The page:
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Simon Watkins

Simon Watkins

Simon Watkins is a former senior FX trader and salesman, financial journalist, and best-selling author. He was Head of Forex Institutional Sales and Trading for…

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Russian And Iran’s New ‘Energy Corridor’ Is Packed With Dangers For The West

  • It is not down to sheer good luck that Iran is still functioning as an economy despite massive international sanctions being in place against it.
  • Iran’s offer to establish an ‘energy corridor’ from Russia to the Persian Gulf could have major consequences for energy flows.
  • The creation of two possible land bridges for Iran from its mainland to the shores of the Mediterranean – one in southeastern Turkey and the other in northwestern Syria could help both Tehran and Russia to export hydrocarbons.
Russia Iran flags

Two announcements made on consecutive days last week may have far-reaching consequences for the security of the Middle East and the West for years to come if they reach the implementation stage. One was Iran’s offer on 11 May to establish an ‘energy corridor’ from Russia to the Persian Gulf. The other was Turkey’s announcement on 12 May that it is interested in buying more gas and oil from Iran and that the subsequent transit of these resources to eastern Europe through the country is possible. In the simplest terms, these developments would mean two things. First, Russia would be able to bypass many current international restrictions using Iran’s long-established mechanisms to avoid sanctions on gas and oil flows – both into Turkey and then southern and eastern Europe, and via Iraq into the rest of the world. Second, Iran would be able to expedite the progress of its long-sought ‘land bridge’ from Tehran to the Mediterranean Sea by which it could exponentially increase the scale and scope of weapons delivery into southern Lebanon and the Golan Heights area of Syria to be used against Israel and the U.S. in Middle Eastern conflicts.

It is not down to sheer good luck that Iran is still functioning as an economy despite massive international sanctions being in place against it in one form or another since its 1979 Islamic Revolution. Through several mechanisms analysed in full in my new book on the new global oil market order it has been able to continue to sell its oil and gas into both southern and Eastern Europe and to much of the rest of the world since then. So well-developed and effective are these methods that they have become a matter of great national pride for Iran, with its then-Foreign Minister, Mohammad Zarif, stating in December 2018 at the Doha Forum that: “If there is an art that we have perfected in Iran, [that] we can teach to others for a price, it is the art of evading sanctions.” The starting points for the bulk of these illegal energy flows are the oil fields shared by Iran and Iraq and with both sides drilling from the same reservoirs, it is impossible to tell from which side any resultant oil comes from. So, Iran, with the full agreement of Iraq – over which it has long held enormous influence through its various economic, political, and military proxies – simply rebrands (sanctioned) oil from the Iran side as (unsanctioned) Iraqi oil instead and then it is free to be shipped anywhere. An added element of obfuscation of the country of origin of the oil comes from simply changing the documentation on the shipping documents. As former Iranian Oil Minister, Bijan Zanganeh, unashamedly underlined in 2020: “What we export is not under Iran’s name. The documents are changed over and over, as well as [the] specifications.”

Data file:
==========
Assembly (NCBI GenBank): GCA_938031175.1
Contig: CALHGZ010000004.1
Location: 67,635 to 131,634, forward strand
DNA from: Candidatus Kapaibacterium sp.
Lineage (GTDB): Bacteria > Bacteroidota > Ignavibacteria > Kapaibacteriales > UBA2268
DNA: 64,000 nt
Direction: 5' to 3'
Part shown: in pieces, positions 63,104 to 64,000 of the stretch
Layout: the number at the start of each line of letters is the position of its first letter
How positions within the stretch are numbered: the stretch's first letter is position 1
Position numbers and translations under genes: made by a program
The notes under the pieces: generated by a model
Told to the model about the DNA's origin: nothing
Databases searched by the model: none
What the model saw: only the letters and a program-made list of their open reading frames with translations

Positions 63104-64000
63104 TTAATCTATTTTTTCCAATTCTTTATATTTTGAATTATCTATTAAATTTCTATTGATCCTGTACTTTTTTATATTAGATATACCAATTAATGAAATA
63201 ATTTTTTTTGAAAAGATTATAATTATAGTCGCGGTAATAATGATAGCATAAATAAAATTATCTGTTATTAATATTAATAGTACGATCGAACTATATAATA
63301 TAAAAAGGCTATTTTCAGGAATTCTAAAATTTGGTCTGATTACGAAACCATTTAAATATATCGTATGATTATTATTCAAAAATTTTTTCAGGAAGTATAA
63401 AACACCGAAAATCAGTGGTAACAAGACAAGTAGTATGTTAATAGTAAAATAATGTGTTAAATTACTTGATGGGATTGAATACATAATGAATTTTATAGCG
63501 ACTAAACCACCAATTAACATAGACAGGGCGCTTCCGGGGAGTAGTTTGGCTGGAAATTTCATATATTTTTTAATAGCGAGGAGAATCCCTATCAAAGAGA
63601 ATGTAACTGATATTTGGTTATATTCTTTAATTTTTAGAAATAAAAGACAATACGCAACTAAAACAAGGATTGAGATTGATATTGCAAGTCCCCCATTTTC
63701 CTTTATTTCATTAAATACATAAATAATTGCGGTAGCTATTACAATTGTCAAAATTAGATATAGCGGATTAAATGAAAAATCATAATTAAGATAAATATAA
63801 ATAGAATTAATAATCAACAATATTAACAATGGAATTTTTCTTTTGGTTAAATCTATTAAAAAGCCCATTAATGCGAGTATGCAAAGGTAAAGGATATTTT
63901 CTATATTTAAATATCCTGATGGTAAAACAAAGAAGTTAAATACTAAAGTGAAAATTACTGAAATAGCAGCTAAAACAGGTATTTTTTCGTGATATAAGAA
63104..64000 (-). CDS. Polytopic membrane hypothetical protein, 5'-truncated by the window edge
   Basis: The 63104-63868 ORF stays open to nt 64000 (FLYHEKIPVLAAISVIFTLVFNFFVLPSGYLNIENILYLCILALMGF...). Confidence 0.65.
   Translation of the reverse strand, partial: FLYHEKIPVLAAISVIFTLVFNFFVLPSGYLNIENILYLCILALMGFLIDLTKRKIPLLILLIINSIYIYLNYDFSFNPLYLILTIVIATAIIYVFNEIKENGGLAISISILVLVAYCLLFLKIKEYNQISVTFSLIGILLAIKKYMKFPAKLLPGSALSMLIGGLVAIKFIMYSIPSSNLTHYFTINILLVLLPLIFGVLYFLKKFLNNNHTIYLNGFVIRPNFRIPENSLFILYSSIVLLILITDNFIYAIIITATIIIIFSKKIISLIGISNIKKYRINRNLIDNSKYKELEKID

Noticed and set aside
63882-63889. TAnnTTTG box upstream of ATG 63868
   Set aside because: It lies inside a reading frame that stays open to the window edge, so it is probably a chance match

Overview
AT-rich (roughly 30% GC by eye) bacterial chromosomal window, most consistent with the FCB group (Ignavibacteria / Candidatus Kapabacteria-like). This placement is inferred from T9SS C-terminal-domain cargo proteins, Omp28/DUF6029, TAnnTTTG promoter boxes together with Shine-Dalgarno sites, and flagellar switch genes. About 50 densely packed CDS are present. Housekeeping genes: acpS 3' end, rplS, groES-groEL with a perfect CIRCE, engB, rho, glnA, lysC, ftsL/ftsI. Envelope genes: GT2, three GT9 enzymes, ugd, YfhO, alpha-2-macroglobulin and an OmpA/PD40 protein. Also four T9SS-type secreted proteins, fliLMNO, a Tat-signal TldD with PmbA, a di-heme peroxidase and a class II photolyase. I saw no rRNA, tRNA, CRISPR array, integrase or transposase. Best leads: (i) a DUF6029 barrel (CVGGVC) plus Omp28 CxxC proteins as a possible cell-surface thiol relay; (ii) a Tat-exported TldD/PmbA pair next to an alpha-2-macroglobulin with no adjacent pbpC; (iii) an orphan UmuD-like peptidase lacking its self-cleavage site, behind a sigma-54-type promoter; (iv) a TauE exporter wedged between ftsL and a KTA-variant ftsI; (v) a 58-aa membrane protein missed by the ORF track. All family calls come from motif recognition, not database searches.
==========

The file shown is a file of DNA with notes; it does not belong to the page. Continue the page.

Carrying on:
Related: Saudi Crude Oil Exports Rose To 9-Month High in March

From that point, the Iranian oil (rebranded as Iraqi oil) usually goes to one of two major export areas for Iran. The first is Asia, with the key buyer there remaining China. The second is southern and Eastern Europe, and in particular the less rigorously policed ports of Albania, Montenegro, Bosnia and Herzegovina, Serbia, Macedonia and Croatia, among others. Oil can also easily be moved across borders to Europe’s bigger oil consumers, including through Turkey. It is also apposite to note in this latter regard that Iraq is currently in the process of rebuilding its direct oil pipeline into the Turkish port city of Ceyhan, which will make this Iran-Iraq-Turkey route even more reliable for Tehran. All the transit routes currently being used to move Iranian oil via Iraq and into southern and Eastern Europe will be made available as well to Russia. And so would any of the routes to Asia, in which Russia is struggling to move its oil due to sanctions, although Asia in general – and China in particular – is less concerned about abiding by any U.S.-led sanctions than Europe. Iran’s secretary-general of the Eurasian Department at the Ministry of Foreign Affairs, Mojtaba Damirchilou, highlighted last week that ‘the use of existing infrastructure and the creation of new infrastructure to reach regional markets should be considered, and this in in this regard constructive cooperation has started and we have a clear vision’.